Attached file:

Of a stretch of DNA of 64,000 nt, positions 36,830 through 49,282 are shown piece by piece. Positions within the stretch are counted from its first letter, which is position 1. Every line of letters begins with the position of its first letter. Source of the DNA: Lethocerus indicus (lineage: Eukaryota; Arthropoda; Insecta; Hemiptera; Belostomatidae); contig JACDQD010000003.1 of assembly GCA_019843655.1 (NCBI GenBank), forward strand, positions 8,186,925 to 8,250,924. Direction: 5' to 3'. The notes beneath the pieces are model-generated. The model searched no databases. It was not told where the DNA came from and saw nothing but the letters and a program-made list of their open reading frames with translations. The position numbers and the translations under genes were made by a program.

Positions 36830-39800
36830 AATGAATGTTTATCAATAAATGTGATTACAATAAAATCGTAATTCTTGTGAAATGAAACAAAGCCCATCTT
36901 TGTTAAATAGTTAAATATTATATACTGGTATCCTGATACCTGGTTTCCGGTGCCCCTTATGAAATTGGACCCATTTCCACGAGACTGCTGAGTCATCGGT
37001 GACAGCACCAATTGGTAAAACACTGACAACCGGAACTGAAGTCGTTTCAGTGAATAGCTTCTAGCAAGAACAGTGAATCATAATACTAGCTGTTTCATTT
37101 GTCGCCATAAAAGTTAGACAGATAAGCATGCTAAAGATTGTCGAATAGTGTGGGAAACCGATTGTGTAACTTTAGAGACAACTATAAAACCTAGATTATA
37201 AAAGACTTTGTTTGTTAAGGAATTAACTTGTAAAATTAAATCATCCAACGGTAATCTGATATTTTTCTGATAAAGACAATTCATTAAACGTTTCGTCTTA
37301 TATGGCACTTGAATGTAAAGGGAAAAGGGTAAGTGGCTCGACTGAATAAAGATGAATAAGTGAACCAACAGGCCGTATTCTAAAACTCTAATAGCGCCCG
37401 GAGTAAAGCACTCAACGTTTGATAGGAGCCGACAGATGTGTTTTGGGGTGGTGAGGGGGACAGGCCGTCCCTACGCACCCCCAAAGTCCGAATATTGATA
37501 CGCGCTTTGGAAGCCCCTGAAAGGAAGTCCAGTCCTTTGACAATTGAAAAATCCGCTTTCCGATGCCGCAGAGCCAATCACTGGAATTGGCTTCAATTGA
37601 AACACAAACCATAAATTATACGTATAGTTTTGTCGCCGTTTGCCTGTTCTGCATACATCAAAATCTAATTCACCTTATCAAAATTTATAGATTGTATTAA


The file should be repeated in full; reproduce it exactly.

Of a stretch of DNA of 64,000 nt, positions 36,830 through 49,282 are shown piece by piece. Positions within the stretch are counted from its first letter, which is position 1. Every line of letters begins with the position of its first letter. Source of the DNA: Lethocerus indicus (lineage: Eukaryota; Arthropoda; Insecta; Hemiptera; Belostomatidae); contig JACDQD010000003.1 of assembly GCA_019843655.1 (NCBI GenBank), forward strand, positions 8,186,925 to 8,250,924. Direction: 5' to 3'. The notes beneath the pieces are model-generated. The model searched no databases. It was not told where the DNA came from and saw nothing but the letters and a program-made list of their open reading frames with translations. The position numbers and the translations under genes were made by a program.

Positions 36830-39800
36830 AATGAATGTTTATCAATAAATGTGATTACAATAAAATCGTAATTCTTGTGAAATGAAACAAAGCCCATCTT
36901 TGTTAAATAGTTAAATATTATATACTGGTATCCTGATACCTGGTTTCCGGTGCCCCTTATGAAATTGGACCCATTTCCACGAGACTGCTGAGTCATCGGT
37001 GACAGCACCAATTGGTAAAACACTGACAACCGGAACTGAAGTCGTTTCAGTGAATAGCTTCTAGCAAGAACAGTGAATCATAATACTAGCTGTTTCATTT
37101 GTCGCCATAAAAGTTAGACAGATAAGCATGCTAAAGATTGTCGAATAGTGTGGGAAACCGATTGTGTAACTTTAGAGACAACTATAAAACCTAGATTATA
37201 AAAGACTTTGTTTGTTAAGGAATTAACTTGTAAAATTAAATCATCCAACGGTAATCTGATATTTTTCTGATAAAGACAATTCATTAAACGTTTCGTCTTA
37301 TATGGCACTTGAATGTAAAGGGAAAAGGGTAAGTGGCTCGACTGAATAAAGATGAATAAGTGAACCAACAGGCCGTATTCTAAAACTCTAATAGCGCCCG
37401 GAGTAAAGCACTCAACGTTTGATAGGAGCCGACAGATGTGTTTTGGGGTGGTGAGGGGGACAGGCCGTCCCTACGCACCCCCAAAGTCCGAATATTGATA
37501 CGCGCTTTGGAAGCCCCTGAAAGGAAGTCCAGTCCTTTGACAATTGAAAAATCCGCTTTCCGATGCCGCAGAGCCAATCACTGGAATTGGCTTCAATTGA
37601 AACACAAACCATAAATTATACGTATAGTTTTGTCGCCGTTTGCCTGTTCTGCATACATCAAAATCTAATTCACCTTATCAAAATTTATAGATTGTATTAA